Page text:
Science Videos

 

If you’re looking for science videos for teachers or students at your school, you could try Online School’s 100 Coolest Science Videos on YouTube, a list which covers Chemistry, Physics, Biology, Astronomy,Psychology, Genetics, Geology and Experiments. While this is only one person’s interpretation of what is a ‘cool’ video, it is a starting place.

The ABC website and Steve Spangler’s Science website both have a series of science videos from TV programs (not categorised), Dagger Biology has a series of animations to illustrate biochemical concepts, and Science Video Resources is a science teacher’s blog with links to excellent videos.

Teachers.tv

Teachers.tv also has a Science video collection under the topics of:

  • Chemical and material behaviour >
  • Energy, electricity and forces >
  • Environment, Earth and the universe >
  • Forces and motion >
  • Organisms, behaviour and health >
  • Evolution >
  • How science works >
  • Edublogs.tv also has a collection of Science videos, but it’s harder to find specific videos here as they are only categorised under the topic of ‘Science’.

    If you need more academic science videos for senior teachers and students, try DNATube, a scientific video site with the aim of making complex scientific concepts easier to understand.  According to the site editor  “As graduate students, we know that it is difficult to understand biological mechanisms by reading plain text, and we know that a picture says more than a thousand words. We believe the video-based explanations of biological concepts will remove the barriers in front of those desiring to enhance their scientific knowledge” (DNATube)  To find the best quality videos, you will need to check first, as the site has a mixture of high quality and poorer quality videos (see DNATube.com: YouTube for the TestTube Crowd) Categories with featured videos include: Experiments, Biochemistry, Cell Biology, Genetics, Microbiology, Neuroscience, Organic, Inorganic and Analytical Chemistry, Astrophysics, Geophysics and Archaeology, in addition to lectures, seminars and tutorials.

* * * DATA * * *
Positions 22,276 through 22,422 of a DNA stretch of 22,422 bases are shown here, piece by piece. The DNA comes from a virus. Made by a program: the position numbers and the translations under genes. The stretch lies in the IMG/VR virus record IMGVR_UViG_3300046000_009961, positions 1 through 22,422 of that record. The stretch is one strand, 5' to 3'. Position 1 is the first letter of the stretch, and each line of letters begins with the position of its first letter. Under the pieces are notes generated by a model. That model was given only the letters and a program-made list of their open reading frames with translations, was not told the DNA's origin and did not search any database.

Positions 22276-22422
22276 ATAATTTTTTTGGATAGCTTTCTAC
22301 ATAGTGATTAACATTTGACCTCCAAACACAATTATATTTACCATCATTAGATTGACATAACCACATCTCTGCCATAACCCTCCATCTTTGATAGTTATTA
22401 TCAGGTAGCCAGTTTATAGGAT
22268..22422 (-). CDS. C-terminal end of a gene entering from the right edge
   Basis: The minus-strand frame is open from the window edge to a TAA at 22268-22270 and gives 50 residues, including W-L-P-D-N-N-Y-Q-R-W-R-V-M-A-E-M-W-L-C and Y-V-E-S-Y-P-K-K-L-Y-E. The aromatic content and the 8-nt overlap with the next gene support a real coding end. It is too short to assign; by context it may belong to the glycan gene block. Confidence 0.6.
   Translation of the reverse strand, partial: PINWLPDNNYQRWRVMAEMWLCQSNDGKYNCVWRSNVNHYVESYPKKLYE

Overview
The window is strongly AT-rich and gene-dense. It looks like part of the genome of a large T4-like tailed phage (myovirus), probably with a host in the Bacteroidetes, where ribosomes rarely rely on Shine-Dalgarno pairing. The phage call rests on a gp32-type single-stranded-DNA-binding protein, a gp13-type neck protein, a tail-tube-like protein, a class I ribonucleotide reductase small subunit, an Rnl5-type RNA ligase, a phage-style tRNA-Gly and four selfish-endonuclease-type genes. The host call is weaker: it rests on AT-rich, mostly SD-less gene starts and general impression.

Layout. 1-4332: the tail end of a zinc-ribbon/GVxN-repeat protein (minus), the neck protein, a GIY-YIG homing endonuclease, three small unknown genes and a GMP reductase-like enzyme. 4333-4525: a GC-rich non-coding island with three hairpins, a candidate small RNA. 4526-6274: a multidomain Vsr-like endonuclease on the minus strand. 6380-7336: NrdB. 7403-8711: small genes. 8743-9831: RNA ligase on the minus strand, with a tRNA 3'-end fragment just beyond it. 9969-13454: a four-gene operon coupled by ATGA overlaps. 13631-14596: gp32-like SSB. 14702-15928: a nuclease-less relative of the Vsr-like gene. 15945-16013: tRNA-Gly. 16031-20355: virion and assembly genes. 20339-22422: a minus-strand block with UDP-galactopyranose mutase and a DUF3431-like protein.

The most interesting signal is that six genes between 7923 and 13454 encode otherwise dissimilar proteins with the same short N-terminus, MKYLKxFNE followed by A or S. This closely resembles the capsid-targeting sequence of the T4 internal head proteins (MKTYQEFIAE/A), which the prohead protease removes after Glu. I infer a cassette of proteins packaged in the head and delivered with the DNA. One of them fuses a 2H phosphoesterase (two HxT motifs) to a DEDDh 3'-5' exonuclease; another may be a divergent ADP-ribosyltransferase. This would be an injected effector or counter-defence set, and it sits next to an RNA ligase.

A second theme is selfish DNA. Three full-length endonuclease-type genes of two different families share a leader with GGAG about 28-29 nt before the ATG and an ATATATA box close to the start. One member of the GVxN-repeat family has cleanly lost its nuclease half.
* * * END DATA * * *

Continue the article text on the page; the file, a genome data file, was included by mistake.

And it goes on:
If you want to get really academic, you can try the YouTube EDU Science video site, which is a compilation of science videos from different universities (see my post from April this year)

    ScienceHack Logo

    One of the best sites I’ve found for finding science videos is a search engine called ScienceHack. The website claims that “every science video on ScienceHack is screened by a scientist to verify its accuracy and quality”, so it would seem that this should be a good search engine to use.  A tag cloud lists possible categories to select from, while under each category each of the different titles is listed. I did notice that some of the videos have been removed, so once again, check first before recommending a title to your students.